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Tangent: Explicit Symbols.

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So much for all that time during the week I was going to have to work on the Tangent cleanup... I did get a little time this morning and added a small feature that's going to be needed with the changes to how method declarations are dealt with.

In 0.25 you can specify literal identifiers to be part of a method/phrase, ie:

public static void foo bar{...}

To invoke the method you must have the identifier foo next to bar (regardless of any declarations for bar). The small feature is to expand that to a subset of symbols generally used for operations. ie

public static foo ! => void {...}
public static +> => void {...}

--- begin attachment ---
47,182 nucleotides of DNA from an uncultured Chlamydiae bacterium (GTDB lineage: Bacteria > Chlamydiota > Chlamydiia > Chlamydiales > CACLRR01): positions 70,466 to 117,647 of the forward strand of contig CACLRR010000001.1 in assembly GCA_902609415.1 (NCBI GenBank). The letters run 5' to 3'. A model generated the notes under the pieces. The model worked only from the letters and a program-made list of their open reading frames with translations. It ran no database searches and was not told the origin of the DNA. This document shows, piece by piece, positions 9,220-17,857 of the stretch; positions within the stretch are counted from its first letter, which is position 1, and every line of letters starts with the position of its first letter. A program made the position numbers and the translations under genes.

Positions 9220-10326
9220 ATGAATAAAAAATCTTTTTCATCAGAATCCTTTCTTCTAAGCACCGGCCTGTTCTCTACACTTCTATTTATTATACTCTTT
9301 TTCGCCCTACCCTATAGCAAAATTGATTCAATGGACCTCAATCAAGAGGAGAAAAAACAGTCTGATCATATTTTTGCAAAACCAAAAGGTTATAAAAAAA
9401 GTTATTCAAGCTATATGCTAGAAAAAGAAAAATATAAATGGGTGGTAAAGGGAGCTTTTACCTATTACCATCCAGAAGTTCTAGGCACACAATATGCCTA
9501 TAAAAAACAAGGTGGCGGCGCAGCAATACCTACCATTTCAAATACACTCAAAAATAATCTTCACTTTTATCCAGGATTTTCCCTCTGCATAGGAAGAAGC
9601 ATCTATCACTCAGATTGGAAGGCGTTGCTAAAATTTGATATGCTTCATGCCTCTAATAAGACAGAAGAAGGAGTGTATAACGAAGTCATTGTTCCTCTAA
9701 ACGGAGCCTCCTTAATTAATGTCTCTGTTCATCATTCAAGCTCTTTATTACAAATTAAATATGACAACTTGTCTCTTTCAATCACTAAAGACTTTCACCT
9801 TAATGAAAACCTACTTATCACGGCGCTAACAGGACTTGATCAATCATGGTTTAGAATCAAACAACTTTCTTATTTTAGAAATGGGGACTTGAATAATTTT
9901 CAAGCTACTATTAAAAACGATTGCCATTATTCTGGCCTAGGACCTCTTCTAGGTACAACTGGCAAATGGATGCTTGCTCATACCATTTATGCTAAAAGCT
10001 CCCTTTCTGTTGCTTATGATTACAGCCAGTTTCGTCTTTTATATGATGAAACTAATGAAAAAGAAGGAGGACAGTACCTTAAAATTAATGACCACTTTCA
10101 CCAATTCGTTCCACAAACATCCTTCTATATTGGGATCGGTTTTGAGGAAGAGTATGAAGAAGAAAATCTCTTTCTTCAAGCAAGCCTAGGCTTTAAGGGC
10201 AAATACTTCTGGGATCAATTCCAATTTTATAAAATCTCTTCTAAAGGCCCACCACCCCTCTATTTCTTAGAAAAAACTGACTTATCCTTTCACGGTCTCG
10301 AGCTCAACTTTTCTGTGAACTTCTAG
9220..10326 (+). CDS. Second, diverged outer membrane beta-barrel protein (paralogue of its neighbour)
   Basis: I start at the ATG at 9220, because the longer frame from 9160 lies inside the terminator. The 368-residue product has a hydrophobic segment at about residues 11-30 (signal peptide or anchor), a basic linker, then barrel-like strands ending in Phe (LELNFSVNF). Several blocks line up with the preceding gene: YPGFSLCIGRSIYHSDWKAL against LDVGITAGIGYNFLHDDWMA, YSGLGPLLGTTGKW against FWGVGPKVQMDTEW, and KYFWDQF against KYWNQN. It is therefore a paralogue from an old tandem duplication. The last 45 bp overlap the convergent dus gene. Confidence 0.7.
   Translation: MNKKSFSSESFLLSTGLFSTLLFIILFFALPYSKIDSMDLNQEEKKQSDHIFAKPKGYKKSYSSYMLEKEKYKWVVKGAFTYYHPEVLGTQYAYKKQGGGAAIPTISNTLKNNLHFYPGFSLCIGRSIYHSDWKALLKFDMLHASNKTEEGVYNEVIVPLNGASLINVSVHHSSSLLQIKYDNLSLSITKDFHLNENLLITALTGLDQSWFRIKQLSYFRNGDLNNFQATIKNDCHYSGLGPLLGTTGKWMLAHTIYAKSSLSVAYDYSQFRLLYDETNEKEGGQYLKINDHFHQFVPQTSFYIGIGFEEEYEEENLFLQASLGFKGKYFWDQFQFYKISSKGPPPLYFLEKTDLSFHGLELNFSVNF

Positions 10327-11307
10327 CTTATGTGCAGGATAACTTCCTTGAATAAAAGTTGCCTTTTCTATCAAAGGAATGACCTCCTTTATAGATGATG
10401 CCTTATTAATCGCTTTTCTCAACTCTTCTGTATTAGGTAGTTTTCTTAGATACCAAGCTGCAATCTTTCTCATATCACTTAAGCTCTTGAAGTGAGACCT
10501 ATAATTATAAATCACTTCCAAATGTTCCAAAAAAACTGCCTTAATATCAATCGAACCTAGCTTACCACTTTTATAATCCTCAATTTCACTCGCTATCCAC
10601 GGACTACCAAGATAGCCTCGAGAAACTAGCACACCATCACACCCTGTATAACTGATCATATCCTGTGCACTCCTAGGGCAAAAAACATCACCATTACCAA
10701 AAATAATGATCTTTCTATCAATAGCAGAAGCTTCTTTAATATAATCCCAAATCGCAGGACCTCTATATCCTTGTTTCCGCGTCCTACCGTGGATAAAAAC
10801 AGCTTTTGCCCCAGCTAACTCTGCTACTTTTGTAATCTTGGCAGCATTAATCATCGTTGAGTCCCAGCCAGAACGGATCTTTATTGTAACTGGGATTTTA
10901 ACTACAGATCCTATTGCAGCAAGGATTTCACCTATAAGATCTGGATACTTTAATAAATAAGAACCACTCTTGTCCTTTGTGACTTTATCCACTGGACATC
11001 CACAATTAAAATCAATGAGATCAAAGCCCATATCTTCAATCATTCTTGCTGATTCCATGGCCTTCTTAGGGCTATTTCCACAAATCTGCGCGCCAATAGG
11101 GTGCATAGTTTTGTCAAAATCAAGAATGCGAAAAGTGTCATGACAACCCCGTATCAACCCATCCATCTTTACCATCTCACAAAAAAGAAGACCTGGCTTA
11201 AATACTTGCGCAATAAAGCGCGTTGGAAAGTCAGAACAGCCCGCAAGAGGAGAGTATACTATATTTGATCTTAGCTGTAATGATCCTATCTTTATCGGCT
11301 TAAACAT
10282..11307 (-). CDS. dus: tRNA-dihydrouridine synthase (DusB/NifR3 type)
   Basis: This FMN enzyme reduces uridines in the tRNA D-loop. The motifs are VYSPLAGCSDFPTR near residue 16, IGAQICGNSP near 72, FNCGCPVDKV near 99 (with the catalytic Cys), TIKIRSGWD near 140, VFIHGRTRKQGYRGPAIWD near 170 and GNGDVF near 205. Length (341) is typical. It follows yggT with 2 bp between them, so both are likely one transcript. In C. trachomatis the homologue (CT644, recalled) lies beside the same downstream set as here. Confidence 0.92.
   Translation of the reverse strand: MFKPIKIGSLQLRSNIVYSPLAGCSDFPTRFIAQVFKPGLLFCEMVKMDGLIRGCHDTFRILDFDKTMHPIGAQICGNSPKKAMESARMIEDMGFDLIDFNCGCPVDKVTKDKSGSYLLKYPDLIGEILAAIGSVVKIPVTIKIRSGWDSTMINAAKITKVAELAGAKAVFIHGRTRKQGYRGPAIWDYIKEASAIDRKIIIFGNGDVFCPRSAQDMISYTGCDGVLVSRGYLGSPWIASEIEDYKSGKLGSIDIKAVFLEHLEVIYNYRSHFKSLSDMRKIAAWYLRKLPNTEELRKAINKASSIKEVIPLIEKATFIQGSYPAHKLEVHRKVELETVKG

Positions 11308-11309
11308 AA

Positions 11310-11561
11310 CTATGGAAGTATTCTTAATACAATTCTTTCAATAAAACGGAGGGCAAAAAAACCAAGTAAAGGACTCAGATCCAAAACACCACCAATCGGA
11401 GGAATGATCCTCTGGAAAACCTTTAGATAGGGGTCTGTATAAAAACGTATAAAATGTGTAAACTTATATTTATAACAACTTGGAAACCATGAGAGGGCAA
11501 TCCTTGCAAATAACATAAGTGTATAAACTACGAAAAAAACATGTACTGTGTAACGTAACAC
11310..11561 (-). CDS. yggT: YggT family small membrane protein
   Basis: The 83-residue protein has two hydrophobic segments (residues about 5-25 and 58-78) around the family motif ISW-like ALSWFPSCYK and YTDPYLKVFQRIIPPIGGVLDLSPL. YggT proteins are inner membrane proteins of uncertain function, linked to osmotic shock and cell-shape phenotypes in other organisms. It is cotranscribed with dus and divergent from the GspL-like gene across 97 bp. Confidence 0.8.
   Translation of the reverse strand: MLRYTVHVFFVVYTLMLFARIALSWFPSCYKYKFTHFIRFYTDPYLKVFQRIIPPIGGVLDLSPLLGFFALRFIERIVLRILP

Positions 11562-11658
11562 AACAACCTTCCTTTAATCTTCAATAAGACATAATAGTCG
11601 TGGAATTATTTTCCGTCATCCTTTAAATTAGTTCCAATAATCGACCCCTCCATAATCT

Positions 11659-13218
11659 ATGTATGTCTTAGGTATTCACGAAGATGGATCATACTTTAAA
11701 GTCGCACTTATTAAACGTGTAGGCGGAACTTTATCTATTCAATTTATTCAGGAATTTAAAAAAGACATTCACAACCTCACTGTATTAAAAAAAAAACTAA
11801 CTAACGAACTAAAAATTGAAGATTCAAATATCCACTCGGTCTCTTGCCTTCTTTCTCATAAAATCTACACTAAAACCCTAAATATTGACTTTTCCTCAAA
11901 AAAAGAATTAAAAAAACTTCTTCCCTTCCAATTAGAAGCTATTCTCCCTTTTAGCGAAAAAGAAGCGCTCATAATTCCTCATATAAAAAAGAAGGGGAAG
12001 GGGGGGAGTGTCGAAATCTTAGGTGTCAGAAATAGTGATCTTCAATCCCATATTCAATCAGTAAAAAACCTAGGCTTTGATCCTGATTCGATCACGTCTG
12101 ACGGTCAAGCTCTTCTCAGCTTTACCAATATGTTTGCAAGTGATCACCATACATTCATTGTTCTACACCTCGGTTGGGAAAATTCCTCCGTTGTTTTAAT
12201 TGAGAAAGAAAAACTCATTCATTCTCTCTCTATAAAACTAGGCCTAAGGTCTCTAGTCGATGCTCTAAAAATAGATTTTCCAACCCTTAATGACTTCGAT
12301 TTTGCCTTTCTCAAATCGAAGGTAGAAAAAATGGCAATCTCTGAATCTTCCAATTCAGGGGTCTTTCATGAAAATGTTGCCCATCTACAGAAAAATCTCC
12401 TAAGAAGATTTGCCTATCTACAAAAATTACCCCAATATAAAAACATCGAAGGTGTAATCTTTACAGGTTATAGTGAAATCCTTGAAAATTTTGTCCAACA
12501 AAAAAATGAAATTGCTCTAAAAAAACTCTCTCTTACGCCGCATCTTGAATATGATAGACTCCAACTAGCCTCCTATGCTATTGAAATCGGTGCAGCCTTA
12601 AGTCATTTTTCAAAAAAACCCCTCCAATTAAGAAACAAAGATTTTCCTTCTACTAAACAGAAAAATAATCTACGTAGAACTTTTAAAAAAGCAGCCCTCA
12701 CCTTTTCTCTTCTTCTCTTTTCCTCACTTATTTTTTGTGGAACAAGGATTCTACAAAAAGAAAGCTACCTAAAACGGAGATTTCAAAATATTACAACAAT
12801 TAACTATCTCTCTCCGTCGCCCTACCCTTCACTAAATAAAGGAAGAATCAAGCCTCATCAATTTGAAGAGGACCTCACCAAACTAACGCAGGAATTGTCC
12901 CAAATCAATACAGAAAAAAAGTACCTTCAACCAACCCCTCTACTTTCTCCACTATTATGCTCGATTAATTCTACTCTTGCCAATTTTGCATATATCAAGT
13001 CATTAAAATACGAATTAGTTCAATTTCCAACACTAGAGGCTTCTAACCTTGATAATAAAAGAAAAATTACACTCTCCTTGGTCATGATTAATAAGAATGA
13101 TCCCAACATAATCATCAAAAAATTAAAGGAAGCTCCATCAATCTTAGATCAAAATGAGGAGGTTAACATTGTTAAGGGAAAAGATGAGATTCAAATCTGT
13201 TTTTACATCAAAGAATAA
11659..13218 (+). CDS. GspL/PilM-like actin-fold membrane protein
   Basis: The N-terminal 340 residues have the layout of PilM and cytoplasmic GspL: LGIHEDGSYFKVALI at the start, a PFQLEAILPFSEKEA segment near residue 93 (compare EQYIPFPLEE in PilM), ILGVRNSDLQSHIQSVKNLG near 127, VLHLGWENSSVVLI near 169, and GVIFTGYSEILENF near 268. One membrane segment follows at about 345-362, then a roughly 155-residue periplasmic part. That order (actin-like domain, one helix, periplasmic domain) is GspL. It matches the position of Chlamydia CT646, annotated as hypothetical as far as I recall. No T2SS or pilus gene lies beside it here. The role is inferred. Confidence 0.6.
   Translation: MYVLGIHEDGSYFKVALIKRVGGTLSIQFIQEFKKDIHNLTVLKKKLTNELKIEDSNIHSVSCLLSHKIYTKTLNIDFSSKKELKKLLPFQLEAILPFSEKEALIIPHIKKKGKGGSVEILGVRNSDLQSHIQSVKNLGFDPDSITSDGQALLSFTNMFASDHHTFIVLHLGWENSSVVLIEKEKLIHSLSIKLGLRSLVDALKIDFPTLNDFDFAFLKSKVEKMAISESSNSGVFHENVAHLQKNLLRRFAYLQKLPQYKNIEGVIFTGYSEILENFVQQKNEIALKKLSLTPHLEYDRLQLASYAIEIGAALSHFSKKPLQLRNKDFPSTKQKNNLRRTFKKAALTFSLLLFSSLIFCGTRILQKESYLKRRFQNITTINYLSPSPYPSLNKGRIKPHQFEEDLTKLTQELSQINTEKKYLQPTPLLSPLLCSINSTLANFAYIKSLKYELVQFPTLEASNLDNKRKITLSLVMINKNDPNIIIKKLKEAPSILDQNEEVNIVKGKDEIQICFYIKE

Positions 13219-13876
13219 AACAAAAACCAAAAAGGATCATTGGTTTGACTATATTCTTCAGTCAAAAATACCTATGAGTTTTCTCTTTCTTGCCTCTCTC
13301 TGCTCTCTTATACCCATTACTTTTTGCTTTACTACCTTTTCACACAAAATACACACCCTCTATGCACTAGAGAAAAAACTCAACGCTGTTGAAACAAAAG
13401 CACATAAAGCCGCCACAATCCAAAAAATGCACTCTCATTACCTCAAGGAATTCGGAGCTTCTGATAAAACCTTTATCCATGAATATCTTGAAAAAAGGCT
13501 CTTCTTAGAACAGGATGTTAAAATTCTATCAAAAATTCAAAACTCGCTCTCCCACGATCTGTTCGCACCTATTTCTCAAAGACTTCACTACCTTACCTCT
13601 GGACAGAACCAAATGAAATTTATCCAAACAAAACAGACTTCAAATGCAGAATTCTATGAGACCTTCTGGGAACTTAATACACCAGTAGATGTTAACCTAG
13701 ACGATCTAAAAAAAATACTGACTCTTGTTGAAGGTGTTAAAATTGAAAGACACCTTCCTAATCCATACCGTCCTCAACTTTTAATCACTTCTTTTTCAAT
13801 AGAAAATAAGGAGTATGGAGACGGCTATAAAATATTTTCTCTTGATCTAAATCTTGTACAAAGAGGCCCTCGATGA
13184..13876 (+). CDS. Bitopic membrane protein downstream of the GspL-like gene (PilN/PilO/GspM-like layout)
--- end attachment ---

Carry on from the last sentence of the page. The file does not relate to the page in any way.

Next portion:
Generally these things won't return void and will be used in longer phrases:

public static (string lhs) ++ (string rhs) => string { return( lhs.concat(rhs); }

public static (int lhs) ** (int rhs) => int { return(Math.exp(lhs,rhs)); }

Technically, these are 4 element phrases. + op that takes a string and a + literal and returns a method that takes a string and returns a string.

Aside: though from a design standpoint, it would be better to define a simple method ++ that returns a more verbose operator that does concatenation. Otherwise you can't pass simply '++' to a delegate. Perhaps I'll change the code to do that automatically...

While this sort of thing can easily be used to dominate the first annual obfuscated Tangent contest, it also provides people who are going to develop DSL's within the language to define symbolic operators in a nice readable fashion without me specifically telling them what can and cannot be utilized (beyond a few in-grained operators).
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